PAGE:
Claiming a major victory for students, the Oklahoma Education Association called off a statewide teacher walkout Thursday and urged educators to focus on the fall elections.
Nine school days days after the walkout began, OEA President Alicia Priest said the teachers union had secured $479 million in new state aid for schools in fiscal year 2019. She said the funding package included significant pay raises for teachers and school support staffers and recurring revenue for classrooms.
“Each and everyone who has marched at the Capitol, written emails, made calls and worked in so many ways in their own communities should be overwhelmed with pride,” Priest said during a press conference in Oklahoma City. “You have achieved a historic victory for our students. And it shouldn’t have to be historic — the biggest financial victory in history for our students.”
But Priest said the Legislature hasn’t taken up any school finance bills since April 6, and legislative leaders have told the OEA that they won’t consider any more legislation on that subject this year.
Priest said the OEA polled its members this week, and 70 percent of those surveyed said they doubted that continuing the walkout would lead to even more money for public schools.
An Ada News reporter monitored a video of the press conference, which was produced by KWTV-News 9 and shared on OEA’s Facebook page.
In March, the OEA urged teachers across the state to walk off their jobs in early April unless the Legislature approved a suitable education budget before then. The walkout was designed to prod lawmakers to pump more money into public schools.
Shortly before the April 2 deadline, lawmakers responded with a $479 million spending plan for education. That plan included pay raises for teachers, school support employees and state workers; additional money for school operations; and increases in the benefit allowance for school employees.
Lawmakers primarily funded the plan with a series of tax increases on tobacco, motor fuels and gross production for oil and gas drillers.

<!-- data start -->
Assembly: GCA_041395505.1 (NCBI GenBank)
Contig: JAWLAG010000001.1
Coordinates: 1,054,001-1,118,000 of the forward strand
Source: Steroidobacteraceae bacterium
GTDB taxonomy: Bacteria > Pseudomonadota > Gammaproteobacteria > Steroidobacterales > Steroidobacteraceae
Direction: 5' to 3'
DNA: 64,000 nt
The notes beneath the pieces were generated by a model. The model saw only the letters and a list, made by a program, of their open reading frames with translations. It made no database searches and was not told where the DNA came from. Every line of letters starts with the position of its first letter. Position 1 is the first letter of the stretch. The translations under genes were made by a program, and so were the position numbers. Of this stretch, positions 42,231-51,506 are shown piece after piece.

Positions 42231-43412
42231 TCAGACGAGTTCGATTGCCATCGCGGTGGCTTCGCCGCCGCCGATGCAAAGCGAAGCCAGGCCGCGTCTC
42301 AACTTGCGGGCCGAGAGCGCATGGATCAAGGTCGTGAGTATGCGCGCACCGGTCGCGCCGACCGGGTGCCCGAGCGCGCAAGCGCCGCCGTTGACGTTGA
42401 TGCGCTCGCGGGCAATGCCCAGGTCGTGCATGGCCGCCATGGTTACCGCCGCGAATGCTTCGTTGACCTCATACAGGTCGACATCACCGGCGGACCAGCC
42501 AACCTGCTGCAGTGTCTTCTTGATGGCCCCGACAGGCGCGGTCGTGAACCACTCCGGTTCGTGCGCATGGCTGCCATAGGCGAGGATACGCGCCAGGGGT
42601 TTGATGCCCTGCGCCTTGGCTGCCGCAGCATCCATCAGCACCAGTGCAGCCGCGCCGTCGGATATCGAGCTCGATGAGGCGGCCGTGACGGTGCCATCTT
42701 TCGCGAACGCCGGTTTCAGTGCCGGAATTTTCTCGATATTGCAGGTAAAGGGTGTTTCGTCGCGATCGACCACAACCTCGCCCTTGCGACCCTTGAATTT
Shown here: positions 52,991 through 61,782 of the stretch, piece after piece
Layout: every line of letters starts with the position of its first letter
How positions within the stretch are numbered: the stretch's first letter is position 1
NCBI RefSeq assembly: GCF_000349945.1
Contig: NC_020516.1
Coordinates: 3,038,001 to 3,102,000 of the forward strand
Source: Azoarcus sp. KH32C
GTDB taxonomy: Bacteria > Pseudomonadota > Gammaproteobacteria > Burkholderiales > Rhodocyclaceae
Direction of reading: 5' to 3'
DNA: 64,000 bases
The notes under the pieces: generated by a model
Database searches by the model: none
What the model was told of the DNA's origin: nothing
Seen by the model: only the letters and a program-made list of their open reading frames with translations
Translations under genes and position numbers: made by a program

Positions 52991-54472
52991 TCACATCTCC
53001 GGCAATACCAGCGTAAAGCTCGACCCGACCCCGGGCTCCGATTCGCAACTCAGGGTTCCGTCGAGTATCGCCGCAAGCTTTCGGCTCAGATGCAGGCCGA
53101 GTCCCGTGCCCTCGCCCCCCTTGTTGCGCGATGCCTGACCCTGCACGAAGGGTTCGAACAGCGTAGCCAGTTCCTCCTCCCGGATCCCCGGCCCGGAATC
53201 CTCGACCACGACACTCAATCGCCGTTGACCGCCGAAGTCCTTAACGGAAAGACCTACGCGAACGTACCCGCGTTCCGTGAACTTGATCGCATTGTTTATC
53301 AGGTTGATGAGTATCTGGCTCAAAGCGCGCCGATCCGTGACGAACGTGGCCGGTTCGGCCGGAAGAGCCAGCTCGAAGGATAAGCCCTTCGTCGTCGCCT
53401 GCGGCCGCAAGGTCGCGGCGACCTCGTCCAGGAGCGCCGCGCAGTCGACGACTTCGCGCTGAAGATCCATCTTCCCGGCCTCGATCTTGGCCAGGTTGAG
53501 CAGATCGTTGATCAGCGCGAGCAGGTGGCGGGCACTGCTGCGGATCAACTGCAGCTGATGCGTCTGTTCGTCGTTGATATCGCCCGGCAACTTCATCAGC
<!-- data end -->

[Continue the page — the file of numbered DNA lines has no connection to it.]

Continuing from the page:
The revenue package included a $5-per-night guest tax on motel and hotel rooms, but the Legislature later repealed that tax — eliminating about $40 million in revenue. Gov. Mary Fallin signed off on the repeal amid OEA’s complaints that lawmakers were backing out their commitment to provide full funding for the education spending plan.
Despite the Legislature’s actions, the statewide teacher walkout began April 2 and lasted until Thursday. During the walkout, tens of thousands of teachers and their supporters flocked to the Capitol each day to press their case that lawmakers needed to undo years of spending cuts to public schools.
The Senate later approved two additional revenue-raising measures, including a sales tax on third-party internet sales. That measure was expected to generate $20 million for schools.
Senate leaders said they were not willing to consider additional measures on school funding this year, The Oklahoman reported in Friday’s editions. At the same time, the GOP-controlled House declined to consider repealing the capital gains tax deduction, which could have generated an additional $100 million for state coffers.
OEA President Alicia Priest said Thursday that the walkout helped the union achieve almost all of its goals for fiscal year 2019 — the first year of a three-year campaign aimed at convincing lawmakers to increase spending on education. But she said it’s time to move on to the next phase of the campaign: electing pro-election candidates to the Legislature.
“While the walkout is ending today and we’re going back to school, we are not just giving up and going home,” she said. “Instead, we are moving on to the next phase in our ongoing efforts.”
Priest urged school districts to start sending lobbying teams to the Capitol on Monday because the Legislature is still considering various school-related bills. She said the OEA will continue to support advocacy efforts, but she said teachers must turn their attention to the fall elections.
“In addition to making our case at the steps at the Capitol, we have the opportunity to make our voices heard at the ballot box,” Priest said. “The state didn’t find itself in a school funding crisis overnight.
“We got here by electing the wrong people to office. No more.”